Just Another Guy with Opinions

Still No Kids for Lonesome George

Posted by shadmia on December 6, 2008

Lonesome GeorgeLonesome George

Lonesome George, estimated to be between 75-90 years old, is carrying a heavy responsibility on his back.  He is a Galapagos tortoise, believed to be the last living member of the Geochelone nigra abigdoni subspecies.  Lonesome George was found on Pinta island in 1972 and moved that year to a breeding center on Santa Cruz island, where he has lived ever since.

Hopes were high when the two females that have been Lonesome George’s companions since 1993, finally laid eggs after 36 years of trying. They belong to the Geochelone becki subspecies of giant tortoise, believed to be the closest existing phenotype to that of Lonesome George. Between them, the females laid 13 eggs on Santa Cruz island in July. It seemed as if Lonesome George was finally going to become a father, providing for the continuity of his species.

The eggs were placed in an artificial incubator, but hope began to fade after it was reported that the eggs were losing weight and were not looking good. After 130 days of intensive care, conservationists came to the conclusion that all of the eggs were infertile. Galapagos National Park Director-General Sixto Naranjo says there are several possible explanations for why the eggs never developed embryos:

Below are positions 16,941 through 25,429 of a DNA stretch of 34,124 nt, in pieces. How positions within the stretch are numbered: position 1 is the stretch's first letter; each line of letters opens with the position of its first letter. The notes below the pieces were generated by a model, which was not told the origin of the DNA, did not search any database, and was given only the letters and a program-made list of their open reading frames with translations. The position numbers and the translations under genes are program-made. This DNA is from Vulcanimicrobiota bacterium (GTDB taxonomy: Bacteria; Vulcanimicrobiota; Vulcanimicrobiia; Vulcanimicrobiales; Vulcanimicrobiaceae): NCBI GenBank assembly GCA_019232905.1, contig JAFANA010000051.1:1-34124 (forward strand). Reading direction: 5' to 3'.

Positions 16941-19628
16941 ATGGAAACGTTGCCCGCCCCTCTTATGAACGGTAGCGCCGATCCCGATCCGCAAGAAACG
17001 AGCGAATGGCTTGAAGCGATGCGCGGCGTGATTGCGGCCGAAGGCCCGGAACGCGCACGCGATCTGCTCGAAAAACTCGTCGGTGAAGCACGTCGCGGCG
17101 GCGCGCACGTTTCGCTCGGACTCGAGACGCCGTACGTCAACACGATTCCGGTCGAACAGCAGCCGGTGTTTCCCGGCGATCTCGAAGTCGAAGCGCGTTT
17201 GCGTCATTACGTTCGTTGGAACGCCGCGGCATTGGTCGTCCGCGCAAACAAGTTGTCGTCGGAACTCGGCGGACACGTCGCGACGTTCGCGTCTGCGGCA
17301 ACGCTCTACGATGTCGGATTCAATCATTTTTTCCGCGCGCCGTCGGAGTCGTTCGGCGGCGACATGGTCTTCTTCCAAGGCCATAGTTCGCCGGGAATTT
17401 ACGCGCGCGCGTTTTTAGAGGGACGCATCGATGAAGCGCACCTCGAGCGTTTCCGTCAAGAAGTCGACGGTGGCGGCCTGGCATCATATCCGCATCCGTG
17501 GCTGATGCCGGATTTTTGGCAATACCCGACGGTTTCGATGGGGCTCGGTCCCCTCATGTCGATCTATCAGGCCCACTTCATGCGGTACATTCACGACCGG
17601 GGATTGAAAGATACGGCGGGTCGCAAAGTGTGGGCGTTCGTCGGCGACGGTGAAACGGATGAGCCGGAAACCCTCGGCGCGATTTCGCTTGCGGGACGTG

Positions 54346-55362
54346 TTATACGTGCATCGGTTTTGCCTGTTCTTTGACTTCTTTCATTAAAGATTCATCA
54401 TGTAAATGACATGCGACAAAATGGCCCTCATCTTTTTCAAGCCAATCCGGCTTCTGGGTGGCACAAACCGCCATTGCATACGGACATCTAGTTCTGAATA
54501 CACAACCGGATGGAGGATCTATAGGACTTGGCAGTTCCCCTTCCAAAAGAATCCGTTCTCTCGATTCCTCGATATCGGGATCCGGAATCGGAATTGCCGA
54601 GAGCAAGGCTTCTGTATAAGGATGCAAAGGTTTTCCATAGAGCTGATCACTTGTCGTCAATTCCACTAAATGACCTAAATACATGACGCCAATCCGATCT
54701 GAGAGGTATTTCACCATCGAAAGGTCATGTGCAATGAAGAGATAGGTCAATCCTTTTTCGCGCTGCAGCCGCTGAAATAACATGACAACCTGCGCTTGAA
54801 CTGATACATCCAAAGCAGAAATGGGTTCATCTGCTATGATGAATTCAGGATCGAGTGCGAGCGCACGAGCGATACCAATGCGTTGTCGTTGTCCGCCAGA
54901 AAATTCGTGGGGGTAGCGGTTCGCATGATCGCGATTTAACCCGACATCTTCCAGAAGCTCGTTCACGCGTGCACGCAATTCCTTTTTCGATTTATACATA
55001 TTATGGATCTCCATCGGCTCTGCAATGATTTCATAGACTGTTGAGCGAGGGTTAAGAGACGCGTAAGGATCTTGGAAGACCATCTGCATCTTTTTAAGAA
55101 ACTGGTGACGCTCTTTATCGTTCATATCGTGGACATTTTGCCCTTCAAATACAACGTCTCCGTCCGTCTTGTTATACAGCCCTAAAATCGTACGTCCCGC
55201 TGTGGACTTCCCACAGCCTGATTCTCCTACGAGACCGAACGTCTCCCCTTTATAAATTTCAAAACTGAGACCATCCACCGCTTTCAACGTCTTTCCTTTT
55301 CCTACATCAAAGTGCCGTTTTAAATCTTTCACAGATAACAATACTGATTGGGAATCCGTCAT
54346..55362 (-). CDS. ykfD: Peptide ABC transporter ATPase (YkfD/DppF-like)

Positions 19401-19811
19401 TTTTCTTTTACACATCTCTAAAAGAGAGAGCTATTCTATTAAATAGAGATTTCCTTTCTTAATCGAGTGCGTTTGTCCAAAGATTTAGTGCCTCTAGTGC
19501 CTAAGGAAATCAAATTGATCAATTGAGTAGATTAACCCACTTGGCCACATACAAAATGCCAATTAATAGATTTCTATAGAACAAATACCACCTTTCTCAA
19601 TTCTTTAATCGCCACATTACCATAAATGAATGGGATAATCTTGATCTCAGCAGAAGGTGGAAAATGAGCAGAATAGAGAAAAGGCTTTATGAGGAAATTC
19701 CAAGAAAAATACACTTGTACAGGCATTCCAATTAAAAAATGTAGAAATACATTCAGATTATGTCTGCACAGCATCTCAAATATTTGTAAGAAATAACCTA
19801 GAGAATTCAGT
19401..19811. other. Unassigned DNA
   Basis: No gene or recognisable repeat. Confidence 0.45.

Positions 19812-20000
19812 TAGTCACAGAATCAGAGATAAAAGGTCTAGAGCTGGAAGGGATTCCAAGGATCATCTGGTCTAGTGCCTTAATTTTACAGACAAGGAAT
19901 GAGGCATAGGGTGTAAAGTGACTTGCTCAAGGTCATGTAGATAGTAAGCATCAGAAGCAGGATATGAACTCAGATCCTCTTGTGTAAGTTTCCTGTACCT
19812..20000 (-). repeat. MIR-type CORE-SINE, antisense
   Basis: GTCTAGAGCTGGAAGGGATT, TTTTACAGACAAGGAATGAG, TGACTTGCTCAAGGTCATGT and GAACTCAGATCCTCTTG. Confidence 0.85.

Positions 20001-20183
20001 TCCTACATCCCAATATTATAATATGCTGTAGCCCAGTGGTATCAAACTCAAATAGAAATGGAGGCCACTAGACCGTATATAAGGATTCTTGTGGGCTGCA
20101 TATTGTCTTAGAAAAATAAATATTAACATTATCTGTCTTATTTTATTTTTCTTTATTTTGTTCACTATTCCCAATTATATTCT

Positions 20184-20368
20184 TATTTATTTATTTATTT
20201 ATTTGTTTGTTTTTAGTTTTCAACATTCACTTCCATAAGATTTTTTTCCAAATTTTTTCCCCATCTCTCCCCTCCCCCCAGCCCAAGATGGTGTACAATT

• Lonesome George is sterile
  • The females are not from his subspecies
  • The females’ 15 years without laying eggs rendered their first batch of eggs deficient
  • The females’ poor adjustment to captivity left them completely infertile.
  • The diet in their breeding center negatively affected their reproductive systems.

However the conservationists haven’t given up just yet. A team of seven foreign biologists and 26 park rangers have begun taking blood samples from tortoises on nearby Isabela island in search of hybrid species that share as many or more genes with Lonesome George, Yale biologist and giant tortoise specialist Gisella Caccone said in a news release. Even at 90-years-old, Lonesome George is relatively young and may still have many years of sexual activity ahead.

Below is a short documentary by Sir David Attenborough on the history of Lonesome George:

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